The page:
The Rich Man & Lazarus

09 Oct The Rich Man & Lazarus

Calvary Presbyterian Church, Alexandria, VA
Luke 16:19-31
September 29, 2019

Once upon a time there was a rich man – the most powerful man in the world, some said –who lived in a fine white mansion with manicured lawns. Kings, queens, presidents, prime ministers regularly joined him for sumptuous banquets prepared by his extensive staff. He was entertained by the most famous singers and actors in the land. Footmen accompanied him wherever he went. Guards stood at the gates to let some people in, and send most people away. The entire grounds were surrounded by a strong, high fence. Even the rich man’s garbage was locked up tight.

Every night, a homeless man named Marcus unrolled his sleeping bag near the East gate of the white house. In the summer, cool air hovered over the grass of the lush lawn, giving a little relief to the day’s heat radiating from the sidewalk. In the winter, Marcus lay his sleeping bag over a grate in the sidewalk, where warm air rose from tunnels below. Sometimes he made a tent for himself out of cardboard to keep the snow off.

From his bed on the sidewalk, Marcus could see the warm lights inside the white house. He could see famous people come and go in their fancy cars. He imagined the food scraps in the precious garbage cans as his stomach rumbled with hunger.

One day, an advisor to the rich man said, “Mr. President, it is not suitable that homeless people should camp outside the office of the leader of the free world. We should make a law that bans people from sleeping on public sidewalks around the White House and sidewalk grates anywhere.”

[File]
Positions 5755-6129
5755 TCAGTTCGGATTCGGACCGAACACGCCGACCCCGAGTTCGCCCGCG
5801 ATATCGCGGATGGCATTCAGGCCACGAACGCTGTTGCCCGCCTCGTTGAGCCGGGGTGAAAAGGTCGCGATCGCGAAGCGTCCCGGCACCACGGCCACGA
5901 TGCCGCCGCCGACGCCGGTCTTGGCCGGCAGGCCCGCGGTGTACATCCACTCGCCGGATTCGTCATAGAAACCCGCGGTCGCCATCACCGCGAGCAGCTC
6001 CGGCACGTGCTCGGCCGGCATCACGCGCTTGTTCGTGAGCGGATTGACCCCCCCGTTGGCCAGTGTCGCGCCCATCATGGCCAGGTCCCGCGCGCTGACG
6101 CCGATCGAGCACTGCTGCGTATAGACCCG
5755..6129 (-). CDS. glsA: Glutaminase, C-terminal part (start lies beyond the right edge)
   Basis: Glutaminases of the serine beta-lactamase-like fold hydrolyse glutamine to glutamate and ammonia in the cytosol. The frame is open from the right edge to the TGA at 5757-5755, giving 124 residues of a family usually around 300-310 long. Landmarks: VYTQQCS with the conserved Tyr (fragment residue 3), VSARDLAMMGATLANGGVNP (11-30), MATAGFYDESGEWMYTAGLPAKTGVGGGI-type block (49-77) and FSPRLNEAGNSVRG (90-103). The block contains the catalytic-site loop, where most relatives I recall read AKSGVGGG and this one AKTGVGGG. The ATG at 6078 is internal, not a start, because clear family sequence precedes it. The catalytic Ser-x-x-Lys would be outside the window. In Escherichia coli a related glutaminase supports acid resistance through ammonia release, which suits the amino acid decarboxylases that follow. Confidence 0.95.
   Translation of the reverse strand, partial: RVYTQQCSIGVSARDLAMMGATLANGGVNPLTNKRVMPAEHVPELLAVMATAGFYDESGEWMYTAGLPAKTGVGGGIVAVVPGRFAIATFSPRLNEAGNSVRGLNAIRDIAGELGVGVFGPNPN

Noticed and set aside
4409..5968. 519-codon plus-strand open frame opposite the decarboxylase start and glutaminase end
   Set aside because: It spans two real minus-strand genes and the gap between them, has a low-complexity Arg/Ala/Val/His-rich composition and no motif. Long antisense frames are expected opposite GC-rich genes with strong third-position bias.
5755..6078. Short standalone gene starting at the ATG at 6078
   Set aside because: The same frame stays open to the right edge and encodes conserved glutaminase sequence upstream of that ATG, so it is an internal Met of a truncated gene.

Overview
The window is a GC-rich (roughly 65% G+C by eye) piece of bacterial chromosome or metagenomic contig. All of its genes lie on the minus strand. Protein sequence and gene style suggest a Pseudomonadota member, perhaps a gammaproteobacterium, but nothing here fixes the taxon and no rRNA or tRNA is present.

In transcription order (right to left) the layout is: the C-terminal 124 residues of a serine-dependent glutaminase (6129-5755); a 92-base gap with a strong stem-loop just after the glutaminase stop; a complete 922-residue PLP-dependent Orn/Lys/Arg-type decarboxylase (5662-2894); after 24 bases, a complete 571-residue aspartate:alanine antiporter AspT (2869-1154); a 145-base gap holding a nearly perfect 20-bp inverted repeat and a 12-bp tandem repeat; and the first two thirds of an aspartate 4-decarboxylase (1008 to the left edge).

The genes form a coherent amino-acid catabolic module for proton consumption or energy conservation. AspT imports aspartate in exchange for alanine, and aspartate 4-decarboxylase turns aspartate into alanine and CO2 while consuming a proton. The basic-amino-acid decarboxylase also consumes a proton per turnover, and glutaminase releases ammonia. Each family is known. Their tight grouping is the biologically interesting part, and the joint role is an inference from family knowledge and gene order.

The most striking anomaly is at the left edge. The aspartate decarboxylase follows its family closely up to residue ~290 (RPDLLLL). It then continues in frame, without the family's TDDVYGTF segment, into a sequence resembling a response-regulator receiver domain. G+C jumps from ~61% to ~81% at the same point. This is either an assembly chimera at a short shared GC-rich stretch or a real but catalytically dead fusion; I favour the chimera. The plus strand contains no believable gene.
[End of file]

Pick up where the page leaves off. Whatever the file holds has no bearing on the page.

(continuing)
And so the advisor talked to the DC government, and now homeless people are prohibited from sleeping near the White House and on grates near Metro stations.

Jesus’ parable of the rich man and Lazarus is an exaggeration for the sake of clarity: Not only is the rich man rich, but he dresses in purple – the most expensive dye of the day – and fine linen – a fabric most people could not afford. Not only did he feast, he feasted sumptuously. And not just once in awhile, but every day.

Lazarus, on the other hand, lies by a gate wearing little more than sores and starving to death.

Clearly these are caricatures drawn to make a point.

And yet, when I moved to this area in the late 1980s, many homeless people did sleep on sidewalks surrounding the White House. They did sleep on grates around Metro stations, in great numbers. Sometimes they put up semi-permanent spaces with cardboard and tarps so that they could have some privacy and safety.

But such obvious and abundant homeless people in public spaces is bad for tourism, and tourism generates billions of dollars in revenue for our region. So instead of doubling down on program to end homelessness, we passed laws that said homeless people couldn’t exist here. They had to move out. Move on. Go to the suburbs.

Truth, not a caricature.

Today’s parable follows a string of parables in Luke regarding wealth. This one is aimed directly at the Pharisees, who, in the passage just before today’s reading, are described as “lovers of money” (v. 14).

Jesus condemns them, ending last week’s parable by saying, “No servant can serve two masters, for a slave will either hate the one and love the other, or be devoted to the one and despise the other. You cannot serve God and wealth” (v. 13).